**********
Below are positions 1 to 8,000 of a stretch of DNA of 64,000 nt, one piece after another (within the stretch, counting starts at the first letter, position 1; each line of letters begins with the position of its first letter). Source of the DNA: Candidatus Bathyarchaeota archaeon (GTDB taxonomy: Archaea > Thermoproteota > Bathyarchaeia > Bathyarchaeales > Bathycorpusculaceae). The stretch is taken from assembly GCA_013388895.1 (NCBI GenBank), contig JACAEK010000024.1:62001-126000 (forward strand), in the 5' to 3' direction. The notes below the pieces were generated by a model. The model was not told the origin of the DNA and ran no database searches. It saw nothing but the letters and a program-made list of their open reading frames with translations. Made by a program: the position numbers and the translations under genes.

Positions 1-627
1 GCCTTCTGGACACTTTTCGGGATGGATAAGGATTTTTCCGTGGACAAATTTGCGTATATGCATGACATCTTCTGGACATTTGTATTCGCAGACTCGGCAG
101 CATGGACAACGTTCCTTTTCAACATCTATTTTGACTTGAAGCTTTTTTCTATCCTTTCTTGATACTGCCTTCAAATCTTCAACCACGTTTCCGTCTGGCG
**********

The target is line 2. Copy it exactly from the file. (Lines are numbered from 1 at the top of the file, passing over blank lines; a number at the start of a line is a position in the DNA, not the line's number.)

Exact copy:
Positions 1-627